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FCC: Digital Divide Closing Under Pai Chairmanship

The FCC said that the digital divide narrowed under the first two years of FCC chair Ajit Pai's stewardship.

That is according to data from the FCC's new Office of Economics and Analytics and was announced the same day the White House was touting a new report on the Trump Administration's economic policies, including saying that regulation had been a hidden tax, so deregulatory policies--like those pursued by the Pai FCC--have been progressive.

According to the FCC, from December 2016 to December 2018, the number of Americans without any options for at least 250 Mbps/25 Mbps "plummeted" from by 74%--from 181.7 million to 47 million. At the same time, the number with "no options" for at least 25/3 Mbps, the FCC's current threshold for high-speed, decreased 30% from 26.1 million to 18.3 million.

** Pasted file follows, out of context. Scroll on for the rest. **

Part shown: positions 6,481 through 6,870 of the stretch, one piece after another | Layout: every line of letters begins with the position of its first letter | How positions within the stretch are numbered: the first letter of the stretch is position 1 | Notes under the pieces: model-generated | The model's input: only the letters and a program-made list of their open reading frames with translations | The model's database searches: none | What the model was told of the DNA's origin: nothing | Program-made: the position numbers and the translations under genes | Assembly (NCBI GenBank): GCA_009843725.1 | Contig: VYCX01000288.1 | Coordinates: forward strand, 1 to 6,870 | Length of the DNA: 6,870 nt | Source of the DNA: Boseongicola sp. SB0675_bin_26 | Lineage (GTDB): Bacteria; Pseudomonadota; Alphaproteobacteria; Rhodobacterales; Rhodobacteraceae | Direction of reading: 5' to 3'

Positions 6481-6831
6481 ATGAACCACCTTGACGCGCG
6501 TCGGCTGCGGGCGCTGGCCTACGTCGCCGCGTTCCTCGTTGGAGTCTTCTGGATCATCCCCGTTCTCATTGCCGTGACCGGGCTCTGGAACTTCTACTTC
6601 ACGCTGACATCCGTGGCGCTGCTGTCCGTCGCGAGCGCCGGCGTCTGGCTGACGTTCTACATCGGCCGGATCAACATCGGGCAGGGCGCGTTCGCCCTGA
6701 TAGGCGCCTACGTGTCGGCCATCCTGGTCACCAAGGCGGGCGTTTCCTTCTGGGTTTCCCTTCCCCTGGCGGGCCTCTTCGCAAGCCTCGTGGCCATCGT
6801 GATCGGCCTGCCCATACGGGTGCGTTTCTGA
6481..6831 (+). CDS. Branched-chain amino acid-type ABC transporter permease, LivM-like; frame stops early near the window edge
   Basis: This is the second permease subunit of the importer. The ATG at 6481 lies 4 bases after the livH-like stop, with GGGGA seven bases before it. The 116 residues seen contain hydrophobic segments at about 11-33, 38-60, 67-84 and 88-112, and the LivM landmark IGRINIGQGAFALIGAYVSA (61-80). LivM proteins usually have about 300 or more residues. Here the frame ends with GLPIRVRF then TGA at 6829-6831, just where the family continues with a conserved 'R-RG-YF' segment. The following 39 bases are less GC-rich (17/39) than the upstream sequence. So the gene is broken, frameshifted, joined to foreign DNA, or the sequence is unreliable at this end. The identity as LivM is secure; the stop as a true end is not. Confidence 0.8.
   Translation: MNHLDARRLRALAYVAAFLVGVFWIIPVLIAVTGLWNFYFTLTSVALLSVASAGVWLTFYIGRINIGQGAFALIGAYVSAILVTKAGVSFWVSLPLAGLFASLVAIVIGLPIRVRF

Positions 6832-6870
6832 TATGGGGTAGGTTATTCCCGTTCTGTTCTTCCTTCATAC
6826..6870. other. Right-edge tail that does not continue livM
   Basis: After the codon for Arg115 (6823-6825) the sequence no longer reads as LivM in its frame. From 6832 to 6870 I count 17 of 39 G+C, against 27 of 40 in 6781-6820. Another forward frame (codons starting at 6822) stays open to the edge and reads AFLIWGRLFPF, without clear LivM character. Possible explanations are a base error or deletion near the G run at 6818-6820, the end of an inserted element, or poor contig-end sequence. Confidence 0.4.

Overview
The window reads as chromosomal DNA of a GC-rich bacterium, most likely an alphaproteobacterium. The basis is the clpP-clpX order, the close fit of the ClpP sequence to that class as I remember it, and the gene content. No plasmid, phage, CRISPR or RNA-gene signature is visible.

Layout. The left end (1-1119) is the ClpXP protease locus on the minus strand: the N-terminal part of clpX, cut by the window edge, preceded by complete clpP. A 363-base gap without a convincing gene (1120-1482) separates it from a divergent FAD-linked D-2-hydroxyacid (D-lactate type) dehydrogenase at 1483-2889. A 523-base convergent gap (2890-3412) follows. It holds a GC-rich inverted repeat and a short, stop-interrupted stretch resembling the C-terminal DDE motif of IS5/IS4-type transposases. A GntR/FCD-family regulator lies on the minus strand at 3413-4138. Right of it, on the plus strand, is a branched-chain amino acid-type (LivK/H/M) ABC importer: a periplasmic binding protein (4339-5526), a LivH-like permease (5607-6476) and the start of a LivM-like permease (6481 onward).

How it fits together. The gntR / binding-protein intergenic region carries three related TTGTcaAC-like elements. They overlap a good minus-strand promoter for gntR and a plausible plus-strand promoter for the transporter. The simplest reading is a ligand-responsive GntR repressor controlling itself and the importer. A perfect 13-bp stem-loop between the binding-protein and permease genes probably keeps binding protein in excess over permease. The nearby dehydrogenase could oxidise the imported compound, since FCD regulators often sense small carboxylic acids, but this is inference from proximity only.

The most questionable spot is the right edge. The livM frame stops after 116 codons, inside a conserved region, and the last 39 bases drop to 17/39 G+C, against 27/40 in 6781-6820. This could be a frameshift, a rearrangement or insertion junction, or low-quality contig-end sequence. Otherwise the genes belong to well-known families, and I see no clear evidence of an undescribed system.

That was based on data for both fixed and mobile broadband deployment and speeds as of Dec. 31, 2018.

“My top priority at the FCC is to expand broadband deployment and provide all Americans with digital opportunity, and the figures we are releasing today show once again that we are on the right track,” said Pai in a statement. “At that same time, however, our work is not done. That’s why we’ll continue out focus on eliminating regulatory barriers to broadband deployment and reforming our universal service funding programs, such as through the implementation of the Rural Digital Opportunity Fund.”

One part of that work, Pai has conceded, is gathering better data on where broadband is and isn't.